For over a year now, we’ve been dealing with rising interest rates to “curb” inflation, and while it supposedly is helping, stuff still costs too much. Yes, it’s kept the price of televisions down at the box retail stores, but what is the real cost of higher interest rates in, say, that car in your driveway, or the house you live in?
Simply put? It’s killed the consumer.
I know a lot of people get testy when we talk about the impact of higher interest on things like credit cards or cars, but too many people choose to avoid the very real issue of how to pay for where I live.
What have interest rates done to the dream of home ownership?
The short answer? They’ve done a number on it!
Just a few years ago, that $200,000 home – low priced in many markets – would have set you back about $950/month for principal and interest.
Today? That same loan is going to set you back $1,450 each month.
…And both of these numbers are BEFORE the borrower pays property taxes, PMI, and any other costs!
In other words, yes, rental prices have gone up exponentially, but so has the cost of money for home ownership – in this example, it’s literally a 50% increase. Does that mean home ownership is out of reach? No – but it does mean homebuyers are not going to get “as much” home as they could have only a few years ago.
Home ownership still represents a viable wealth-building strategy, and the opportunity to build equity – versus renting – has been “the” strategy for decades for saving money in America.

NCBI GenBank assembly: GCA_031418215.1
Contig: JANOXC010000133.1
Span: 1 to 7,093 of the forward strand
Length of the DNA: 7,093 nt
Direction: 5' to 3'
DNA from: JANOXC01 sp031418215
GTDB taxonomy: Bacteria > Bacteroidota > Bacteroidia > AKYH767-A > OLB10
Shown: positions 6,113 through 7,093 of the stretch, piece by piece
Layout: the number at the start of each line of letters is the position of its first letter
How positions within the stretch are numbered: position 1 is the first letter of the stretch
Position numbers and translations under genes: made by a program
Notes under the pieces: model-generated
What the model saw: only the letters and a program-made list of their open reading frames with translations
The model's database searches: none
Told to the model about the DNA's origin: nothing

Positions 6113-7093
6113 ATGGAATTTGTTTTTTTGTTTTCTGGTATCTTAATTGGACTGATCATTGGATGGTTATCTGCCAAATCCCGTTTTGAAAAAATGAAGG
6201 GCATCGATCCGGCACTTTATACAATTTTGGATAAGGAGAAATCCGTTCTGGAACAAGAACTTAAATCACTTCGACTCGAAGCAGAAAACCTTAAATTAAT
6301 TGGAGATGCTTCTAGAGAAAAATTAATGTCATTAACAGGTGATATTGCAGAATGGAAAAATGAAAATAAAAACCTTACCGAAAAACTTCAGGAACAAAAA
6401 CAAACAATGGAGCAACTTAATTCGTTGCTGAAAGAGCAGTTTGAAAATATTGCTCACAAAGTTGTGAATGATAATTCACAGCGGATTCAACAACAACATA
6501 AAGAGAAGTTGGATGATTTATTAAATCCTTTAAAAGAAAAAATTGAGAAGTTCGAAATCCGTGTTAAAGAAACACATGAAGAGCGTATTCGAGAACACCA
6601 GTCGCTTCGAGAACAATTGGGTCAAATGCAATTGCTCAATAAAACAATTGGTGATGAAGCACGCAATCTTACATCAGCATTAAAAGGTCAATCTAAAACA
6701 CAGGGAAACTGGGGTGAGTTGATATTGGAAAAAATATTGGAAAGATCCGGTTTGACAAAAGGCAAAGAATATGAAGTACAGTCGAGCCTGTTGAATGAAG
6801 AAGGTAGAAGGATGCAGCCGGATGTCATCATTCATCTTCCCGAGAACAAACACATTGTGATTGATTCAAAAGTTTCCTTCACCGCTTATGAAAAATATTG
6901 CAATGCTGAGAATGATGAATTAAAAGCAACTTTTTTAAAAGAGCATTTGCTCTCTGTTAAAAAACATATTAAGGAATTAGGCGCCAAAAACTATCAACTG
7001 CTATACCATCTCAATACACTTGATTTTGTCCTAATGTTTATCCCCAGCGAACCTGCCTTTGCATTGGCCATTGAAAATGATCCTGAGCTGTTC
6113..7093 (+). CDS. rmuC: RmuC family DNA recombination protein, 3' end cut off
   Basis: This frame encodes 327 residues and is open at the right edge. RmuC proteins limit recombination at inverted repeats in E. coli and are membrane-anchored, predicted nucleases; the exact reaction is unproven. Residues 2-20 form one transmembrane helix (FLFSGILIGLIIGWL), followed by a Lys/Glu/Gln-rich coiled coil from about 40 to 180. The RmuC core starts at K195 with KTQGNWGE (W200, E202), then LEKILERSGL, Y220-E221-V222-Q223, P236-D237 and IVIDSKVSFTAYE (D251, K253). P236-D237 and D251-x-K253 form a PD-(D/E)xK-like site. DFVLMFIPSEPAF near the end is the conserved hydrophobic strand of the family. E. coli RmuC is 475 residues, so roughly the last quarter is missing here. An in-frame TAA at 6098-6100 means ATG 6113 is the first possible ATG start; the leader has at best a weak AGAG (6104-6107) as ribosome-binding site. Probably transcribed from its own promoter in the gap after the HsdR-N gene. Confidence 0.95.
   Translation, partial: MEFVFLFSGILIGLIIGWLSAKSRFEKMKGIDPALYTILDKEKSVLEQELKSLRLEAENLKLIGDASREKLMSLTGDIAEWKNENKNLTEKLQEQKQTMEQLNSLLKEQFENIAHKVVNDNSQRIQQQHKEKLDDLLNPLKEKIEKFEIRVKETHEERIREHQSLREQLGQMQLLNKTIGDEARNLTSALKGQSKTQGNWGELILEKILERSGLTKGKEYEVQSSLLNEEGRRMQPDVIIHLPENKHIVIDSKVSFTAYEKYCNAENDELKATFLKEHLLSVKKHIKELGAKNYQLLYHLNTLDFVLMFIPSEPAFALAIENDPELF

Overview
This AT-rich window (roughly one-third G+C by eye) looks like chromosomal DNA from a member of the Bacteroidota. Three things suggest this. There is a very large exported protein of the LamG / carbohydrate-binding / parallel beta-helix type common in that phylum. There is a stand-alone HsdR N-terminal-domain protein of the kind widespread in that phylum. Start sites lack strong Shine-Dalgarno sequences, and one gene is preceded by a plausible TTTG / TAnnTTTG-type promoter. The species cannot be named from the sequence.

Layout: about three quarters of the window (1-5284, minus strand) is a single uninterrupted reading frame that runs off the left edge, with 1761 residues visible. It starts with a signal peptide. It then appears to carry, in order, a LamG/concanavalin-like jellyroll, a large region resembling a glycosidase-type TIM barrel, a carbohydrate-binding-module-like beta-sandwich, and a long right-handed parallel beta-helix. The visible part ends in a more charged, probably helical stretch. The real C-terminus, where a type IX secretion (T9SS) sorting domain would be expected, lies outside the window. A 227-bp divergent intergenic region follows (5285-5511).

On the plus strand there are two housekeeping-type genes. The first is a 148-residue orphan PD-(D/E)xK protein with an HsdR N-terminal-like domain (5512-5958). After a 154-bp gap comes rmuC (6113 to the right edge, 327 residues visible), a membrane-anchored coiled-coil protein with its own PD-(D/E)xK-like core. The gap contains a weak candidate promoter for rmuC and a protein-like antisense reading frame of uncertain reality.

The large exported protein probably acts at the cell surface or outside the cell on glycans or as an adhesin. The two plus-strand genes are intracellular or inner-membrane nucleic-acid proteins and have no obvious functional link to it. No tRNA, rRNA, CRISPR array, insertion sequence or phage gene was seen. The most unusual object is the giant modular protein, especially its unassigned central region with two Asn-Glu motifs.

Yes, it’s more expensive than it was, but the strategy is still sound, and the old adage, “They aren’t making any more land” is still just as true as it has always been. When I speak with clients who are getting their financials in place for a home purchase, the single biggest issue I observe is that everyone wants a million-dollar home with a minimum wage income.
You can’t do that anymore – even when lenders were playing fast and loose with the numbers before the Great Recession it was difficult – but you CAN still find deals in the real estate market.
You just have to have realistic goals and a realistic budget – two things that “reality show” real estate has brainwashed most people into NOT doing. Leave the cute storylines about trust fund babies and their house hunting escapades to prime time, get your data, organize you financials, and buy as much house as you can afford.
…And do it sooner rather than later.
I know that sounds hard, and saving money for a down payment is hard, but when you think about the fact that money is invested instead of merely spent, it makes ALL the difference.
If you’ve been agonizing over the cost of rent and you’re thinking how to pull off a home purchase, then I’d strongly suggest we have a conversation about it. Reach out and let’s talk.
All the best,